I ignored her, curling inward. Breathe, I thought, but instead a gasp caught in my throat, and I locked on it until my lungs wanted to explode. The pain was even more intense than before, ten big notches up, and when it finally stopped, I was a panting sweat ball of exhaustion.

  “That was a bad one,” I muttered.

  “That animal,” Rosie said. “Maybe I should go ahead and get some help.”

  “If you leave me, I’ll kill you. I swear I will.”

  “Where are Linus and Tom?” she asked.

  Linus and Tom. It took me a second to even remember who they were.

  “I have no idea,” I said.

  “They must be looking for us,” she said. “Didn’t you tell them about this tunnel?”

  “No. You said not to. Remember?”

  “Unbelievable,” she said.

  I tilted my face to look up and found her scowling.

  “Don’t be angry,” I said.

  “I’m not mad at you,” Rosie said. “I meant it’s unbelievable that you kept your promise.”

  “You’d have done the same thing,” I said.

  Rosie looked at me oddly and let out a brief laugh. Then she offered a hand.

  “We’re going to get you out of here,” she said. “Ready?”

  I groaned as she hauled me to my feet. My legs were wobbly logs.

  “Gently now,” she said.

  She drew my arm around her shoulders again, and I felt her support around my back. She steadied me against her. Together, step by step, we kept on. The flashlight beam jogged over the rough floor and walls.

  “Another one’s coming,” I said, slowing.

  “We’ve almost made it,” she said. “I can see the door ahead. It’s just a few more paces.”

  But I dropped down to my knee again and braced myself against the wall. I was beyond caring how dirty everything was. My stomach, my back, and every other inch of me went tight with pain. A gush of fluid broke down my leggings, and I moaned.

  “Thea,” Rosie said. “We’ve got to get you out of here.”

  I heard her only dimly. More than anything, I wanted to lie down right there and huddle up, just conserve my strength during my precious stretch of painlessness before the next contraction set in.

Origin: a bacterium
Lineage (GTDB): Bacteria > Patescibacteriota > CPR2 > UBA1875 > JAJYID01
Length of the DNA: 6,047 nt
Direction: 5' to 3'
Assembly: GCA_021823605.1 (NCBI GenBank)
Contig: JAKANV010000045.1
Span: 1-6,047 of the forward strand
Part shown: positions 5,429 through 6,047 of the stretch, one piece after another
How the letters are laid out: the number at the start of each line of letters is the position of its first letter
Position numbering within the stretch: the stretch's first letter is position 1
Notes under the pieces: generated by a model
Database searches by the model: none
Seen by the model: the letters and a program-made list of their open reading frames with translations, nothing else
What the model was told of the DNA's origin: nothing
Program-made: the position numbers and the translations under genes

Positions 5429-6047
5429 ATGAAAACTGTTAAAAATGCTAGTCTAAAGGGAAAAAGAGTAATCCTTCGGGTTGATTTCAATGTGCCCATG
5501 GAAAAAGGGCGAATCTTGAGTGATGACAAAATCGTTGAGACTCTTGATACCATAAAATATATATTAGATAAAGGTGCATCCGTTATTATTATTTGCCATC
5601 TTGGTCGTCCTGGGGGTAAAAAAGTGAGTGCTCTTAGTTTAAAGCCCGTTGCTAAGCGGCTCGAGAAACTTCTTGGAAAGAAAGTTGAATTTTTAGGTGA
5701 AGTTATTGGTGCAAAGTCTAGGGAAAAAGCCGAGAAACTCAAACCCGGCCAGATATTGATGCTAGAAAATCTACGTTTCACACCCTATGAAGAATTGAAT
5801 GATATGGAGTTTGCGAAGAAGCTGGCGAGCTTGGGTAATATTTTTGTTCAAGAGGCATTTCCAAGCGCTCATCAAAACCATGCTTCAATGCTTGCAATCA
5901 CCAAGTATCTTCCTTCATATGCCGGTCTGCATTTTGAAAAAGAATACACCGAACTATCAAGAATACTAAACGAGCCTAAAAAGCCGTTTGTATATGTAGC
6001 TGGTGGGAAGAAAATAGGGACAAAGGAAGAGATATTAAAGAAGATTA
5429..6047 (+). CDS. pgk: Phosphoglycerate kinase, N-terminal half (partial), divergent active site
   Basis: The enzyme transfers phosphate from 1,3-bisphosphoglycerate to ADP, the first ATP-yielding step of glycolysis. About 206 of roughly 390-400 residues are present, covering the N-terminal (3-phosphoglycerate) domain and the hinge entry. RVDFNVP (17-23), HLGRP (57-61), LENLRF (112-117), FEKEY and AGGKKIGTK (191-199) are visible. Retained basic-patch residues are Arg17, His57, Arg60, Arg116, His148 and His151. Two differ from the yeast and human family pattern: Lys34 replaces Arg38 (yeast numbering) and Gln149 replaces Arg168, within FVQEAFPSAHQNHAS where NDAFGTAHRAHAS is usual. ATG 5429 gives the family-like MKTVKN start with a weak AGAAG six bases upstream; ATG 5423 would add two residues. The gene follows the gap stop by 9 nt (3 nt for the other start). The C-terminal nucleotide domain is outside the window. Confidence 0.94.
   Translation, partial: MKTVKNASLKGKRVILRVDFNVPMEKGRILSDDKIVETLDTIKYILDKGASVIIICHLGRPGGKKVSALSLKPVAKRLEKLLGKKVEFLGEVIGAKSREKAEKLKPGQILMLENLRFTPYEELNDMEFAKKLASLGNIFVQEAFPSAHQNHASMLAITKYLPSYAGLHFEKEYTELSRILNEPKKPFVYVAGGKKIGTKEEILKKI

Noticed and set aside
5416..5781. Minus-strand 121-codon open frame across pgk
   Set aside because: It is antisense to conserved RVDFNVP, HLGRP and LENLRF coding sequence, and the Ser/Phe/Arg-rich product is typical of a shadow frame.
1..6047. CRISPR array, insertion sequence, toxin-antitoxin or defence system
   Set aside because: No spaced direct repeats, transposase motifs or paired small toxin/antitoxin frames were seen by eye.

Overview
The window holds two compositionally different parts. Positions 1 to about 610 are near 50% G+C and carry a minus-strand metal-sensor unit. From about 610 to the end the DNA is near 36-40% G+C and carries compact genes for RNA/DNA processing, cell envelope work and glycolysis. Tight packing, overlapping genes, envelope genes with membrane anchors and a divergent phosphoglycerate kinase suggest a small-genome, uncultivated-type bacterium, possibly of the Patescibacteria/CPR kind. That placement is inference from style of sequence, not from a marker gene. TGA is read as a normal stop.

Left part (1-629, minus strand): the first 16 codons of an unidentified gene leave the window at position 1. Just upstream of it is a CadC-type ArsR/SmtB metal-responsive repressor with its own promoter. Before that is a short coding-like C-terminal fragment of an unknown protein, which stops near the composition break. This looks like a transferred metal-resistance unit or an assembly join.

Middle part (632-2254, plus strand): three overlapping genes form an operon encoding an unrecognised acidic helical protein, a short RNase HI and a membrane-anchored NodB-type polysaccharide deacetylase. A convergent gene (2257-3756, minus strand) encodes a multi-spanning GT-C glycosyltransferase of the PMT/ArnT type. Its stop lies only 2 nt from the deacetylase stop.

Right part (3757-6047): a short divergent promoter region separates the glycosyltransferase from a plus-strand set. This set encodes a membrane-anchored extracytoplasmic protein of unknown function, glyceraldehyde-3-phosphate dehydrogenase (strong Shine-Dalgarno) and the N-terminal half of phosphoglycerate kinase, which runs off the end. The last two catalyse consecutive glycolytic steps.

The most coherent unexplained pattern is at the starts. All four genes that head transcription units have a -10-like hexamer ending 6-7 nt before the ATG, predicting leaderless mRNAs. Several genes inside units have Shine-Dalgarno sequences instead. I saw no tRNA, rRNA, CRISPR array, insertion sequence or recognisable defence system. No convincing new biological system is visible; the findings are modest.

“No,” Rosie said, tugging at me. “Up! We’re not staying here!”

  You’re wrong, I thought. “Help me get my leggings off,” I said.

  I was afraid she’d argue, but she rolled down my waistband and guided my pants and underpants down my legs. She spread our two jackets beneath me. The next tightening began, and I leaned forward on my hands and knees. This contraction was harder and deeper than the last, a vice of pain that sucked in all the dark of the world and held onto it, laughing with evil joy.

  “I’m getting help,” Rosie said. She sounded frightened.

  No. Stay with me, I thought, but the words couldn’t get past my gritted teeth. I grabbed for her hand and kept her with me. The contraction suspended beyond what I could bear, and then it finally released me. I rolled carefully onto my side.

  I caught a glimpse of her anxious face in the flashlight.

  “Stay,” I said.

  She nodded. Her eyes were huge. “I will. Don’t worry. I’m here.”

  I lay panting in the dark tunnel, calm as a stone. For this moment between contractions, my body relaxed completely. I let every last muscle sag downward into gravity, from my fingertips to my ankles. Even the muscles behind my ears gave up and went smooth. I breathed slowly and deeply, preparing, because I sensed that the next few contractions would count.

  Without warning, a flashing, sunny image of a collie puppy surfaced before me. Gizmo. Gladness blossomed in me as the little dog turned his smiling snout my way and padded toward me on his oversized paws. A girl’s young, tan hands, my own, sank into the silky fur of his neck. Behind the puppy, Grampa sat in a porch chair, smoking a fragrant pipe and holding a new leash.

  “Like him?” Grampa said. “He’s yours.”

  “For real?” The girl’s clear voice was mine, and I was unmistakably Althea.

  I knew he’d say yes. I knew the puppy was mine. I had a dog!

  Then the next contraction came and slammed me back into the tunnel.

  Moaning, I pushed back up onto my hands and knees and tucked my head, which felt like the only way to be. Be ready, I thought. It won’t be long. My body said push, and there was no arguing. The impulse became a sustained urgency. I expected noise, flurry, fear. Instead, my baby was born quietly, sliding out into a beam of light. Rosie handed the newborn to me as I rolled back, exhausted and mind-blown, and when Rosie brought the light around so we could see this new life, the baby winced and gave out a tiny cry.